Pope Francis’ Reported Words: “I Might Go Down in History for Having Split the Catholic Church”

Today, DER SPIEGEL, a very influential German publication, published an article about the manifest current crisis in the Church, to include a growing resistance to Pope Francis’ proposed and actual reforms. At the end of this article its author, the Spiegel’s Correspondent in Italy, Walter Mayr, reveals an important new leak:

In a very small circle, Pope Francis is said to have self-critically further explained himself as follows: “It is not to be excluded that I will enter history as the one who split the Catholic Church.” [my emphasis]

In light of this self-revealing comment, it is worth quoting some other parts of this article which shows just how much open and smoldering indignation Pope Francis has caused within the Catholic Church. Mayr describes the atmosphere in the Vatican with critical words, as follows:

It is Saturday morning last week, shortly after eight, in the Pauline Chapel of the Vatican. A group of fifty cardinals now living in Rome – purple elegant robes and purple caps as far as the eye can see – has appeared in order to honor Pope Francis with a common concelebrated Mass, on the occasion of his 80th birthday. As they sit there under the fresco of Michelangelo depicting the crucifixion of Peter, the dignitaries have their eyes on the powerful man to the left of the altar – and the estrangement can nearly be palpably grasped with one’s hands. “Be assured that we are close to you,” says the cardinal deacon [Cardinal Angelo Sodano] to Francis – but this reassurance sounds strangely hollow.

As the article’s author also says, Cardinal Walter Brandmüller, who lives in Rome, had excused himself from this celebration, however, due to his frailty; but he had sent Pope Francis a congratulatory letter.

In the following, Mayr also describes the events surrounding the dubia of the Four Cardinals, with Pope Francis’ decision not to respond to the letter containing their doubts concerning his promulgated document Amoris Laetitia. The author even calls the pope’s decision not at all to respond his own “highest penalty.” In Mayr’s eyes, Pope Francis apparently feels wounded by all these events, as became quite discernible when he spoke at his address to the Roman Curia yesterday about those “evil forms of resistance” that aim at accusing him personally by way of specious reference to traditions and formalities.

With reference to Edward Pentin, the well-known Vatican specialist, Mayr says: “The pope is boiling and fuming.” Mayr also quotes Cardinal Brandmüller himself whom he visited in his apartment next to the Vatican:

Speaking in his apartment next to St. Peter’s Basilica, Cardinal Walter Brandmüller said in truth “it is about all or nothing” [“es geht um die Wurst”], to speak in colloquial terms; that is to say, it is about the kernel of the whole, about the teaching of Doctrine.”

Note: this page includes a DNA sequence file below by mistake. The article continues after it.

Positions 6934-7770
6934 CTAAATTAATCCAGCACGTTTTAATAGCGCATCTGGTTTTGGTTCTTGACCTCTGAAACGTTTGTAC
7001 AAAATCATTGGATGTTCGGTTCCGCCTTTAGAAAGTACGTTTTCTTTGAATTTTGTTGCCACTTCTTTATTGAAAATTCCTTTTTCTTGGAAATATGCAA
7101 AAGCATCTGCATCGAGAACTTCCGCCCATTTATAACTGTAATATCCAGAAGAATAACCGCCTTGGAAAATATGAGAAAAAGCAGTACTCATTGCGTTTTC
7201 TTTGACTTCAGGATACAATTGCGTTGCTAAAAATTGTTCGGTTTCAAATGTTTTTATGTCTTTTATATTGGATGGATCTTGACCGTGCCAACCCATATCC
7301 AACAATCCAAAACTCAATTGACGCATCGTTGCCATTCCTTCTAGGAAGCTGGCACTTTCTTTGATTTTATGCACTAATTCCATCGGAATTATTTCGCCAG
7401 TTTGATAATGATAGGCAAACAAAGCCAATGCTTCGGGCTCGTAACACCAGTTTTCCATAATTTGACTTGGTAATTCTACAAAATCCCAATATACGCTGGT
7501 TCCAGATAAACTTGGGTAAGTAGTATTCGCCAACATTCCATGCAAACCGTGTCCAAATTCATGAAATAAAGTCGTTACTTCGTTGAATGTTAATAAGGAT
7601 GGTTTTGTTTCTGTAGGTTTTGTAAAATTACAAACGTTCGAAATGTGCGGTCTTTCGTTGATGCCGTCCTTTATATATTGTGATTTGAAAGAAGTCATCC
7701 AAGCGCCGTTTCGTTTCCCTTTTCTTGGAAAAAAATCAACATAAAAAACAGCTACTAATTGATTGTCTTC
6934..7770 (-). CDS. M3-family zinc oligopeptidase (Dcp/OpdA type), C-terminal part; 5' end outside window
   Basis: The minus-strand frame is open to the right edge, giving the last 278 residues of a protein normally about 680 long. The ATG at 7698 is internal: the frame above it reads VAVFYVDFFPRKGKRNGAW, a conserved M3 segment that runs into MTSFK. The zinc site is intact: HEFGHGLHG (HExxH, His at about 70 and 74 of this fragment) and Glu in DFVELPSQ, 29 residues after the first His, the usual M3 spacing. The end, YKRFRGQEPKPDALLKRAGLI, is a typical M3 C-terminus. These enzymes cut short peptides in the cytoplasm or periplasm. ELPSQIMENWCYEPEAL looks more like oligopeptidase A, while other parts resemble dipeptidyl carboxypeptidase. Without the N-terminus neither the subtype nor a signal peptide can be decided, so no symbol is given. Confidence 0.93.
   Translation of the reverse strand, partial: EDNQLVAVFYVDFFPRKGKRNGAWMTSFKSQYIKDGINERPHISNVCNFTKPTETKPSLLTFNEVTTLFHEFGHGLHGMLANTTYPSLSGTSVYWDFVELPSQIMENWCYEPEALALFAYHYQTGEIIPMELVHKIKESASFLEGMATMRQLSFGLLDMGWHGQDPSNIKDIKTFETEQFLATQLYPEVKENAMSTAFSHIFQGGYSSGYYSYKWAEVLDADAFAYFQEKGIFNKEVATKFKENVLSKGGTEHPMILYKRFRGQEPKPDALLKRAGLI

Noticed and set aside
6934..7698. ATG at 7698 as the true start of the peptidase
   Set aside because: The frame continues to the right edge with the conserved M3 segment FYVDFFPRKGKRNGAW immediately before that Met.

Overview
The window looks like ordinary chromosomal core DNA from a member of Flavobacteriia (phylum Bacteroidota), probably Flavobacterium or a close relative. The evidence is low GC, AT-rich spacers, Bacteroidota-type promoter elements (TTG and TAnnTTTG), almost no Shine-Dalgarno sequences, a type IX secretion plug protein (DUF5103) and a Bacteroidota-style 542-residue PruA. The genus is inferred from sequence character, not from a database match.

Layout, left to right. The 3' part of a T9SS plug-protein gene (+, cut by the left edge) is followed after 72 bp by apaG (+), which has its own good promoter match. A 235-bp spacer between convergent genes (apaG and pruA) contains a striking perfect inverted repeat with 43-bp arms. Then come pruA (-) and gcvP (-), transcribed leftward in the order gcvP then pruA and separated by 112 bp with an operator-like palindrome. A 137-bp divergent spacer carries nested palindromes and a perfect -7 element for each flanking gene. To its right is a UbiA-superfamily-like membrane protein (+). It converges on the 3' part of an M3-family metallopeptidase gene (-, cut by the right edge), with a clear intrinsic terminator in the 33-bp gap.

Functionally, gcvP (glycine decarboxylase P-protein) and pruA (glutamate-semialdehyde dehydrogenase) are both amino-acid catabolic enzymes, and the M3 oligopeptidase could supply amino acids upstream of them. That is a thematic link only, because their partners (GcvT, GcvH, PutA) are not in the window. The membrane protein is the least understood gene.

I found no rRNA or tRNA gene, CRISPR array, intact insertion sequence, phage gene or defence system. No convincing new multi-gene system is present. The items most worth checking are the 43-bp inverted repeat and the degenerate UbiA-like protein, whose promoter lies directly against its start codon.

Moreover, Mayr adds, Pope Francis – together with Cardinal Walter Kasper – wishes to “soften central precepts of the Catholic Faith and to leave up to the local bishops and priests the task of interpreting them for the daily lives of the people.” This new approach, according to Brandmüller, attacks the very foundation of the Universal Church:

“Whoever thinks that persistent adultery and the reception of Holy Communion are compatible is a heretic and promotes schism.” Holy Scripture, according to Brandmüller, is not a place where everybody can pick what he likes: “We are, according to the Apostle St. Paul, administrators of the mysteries of God, but not holders of the right of disposal.”

In Mayr’s eyes, as well, “much is at stake.” For him, “Francis seems to be increasingly isolated” and also “worn down.” A confidant of the pope tells Mayr: “Many do not recognize any more in the Francis of the year 2016 the man whom they elected in 2013.” The journalist also describes how the Year of Mercy “has kept everything open” and it “did not at all fulfill the expectations.” The curial reform does not advance, either; and, “from some dicasteries, there now come reports of ‘total chaos’.” According to Mayr, Francis’ “volubility causes additional problems”; his comments about the media and their tendency toward “coprophagy” have even caused indignation among his own sympathetic followers.

According to DER SPIEGEL, Pope Francis is “still fighting for his legacy.” He is up working from 5 o’clock in the morning. “There is not much time left to him,” says Mayr. But, Pope Francis might still have some surprises for us. And, then, the DER SPIEGEL article closes with above-quoted words recently attributed to Francis: It is not to be excluded that I will enter history as the one who split the Catholic Church.”

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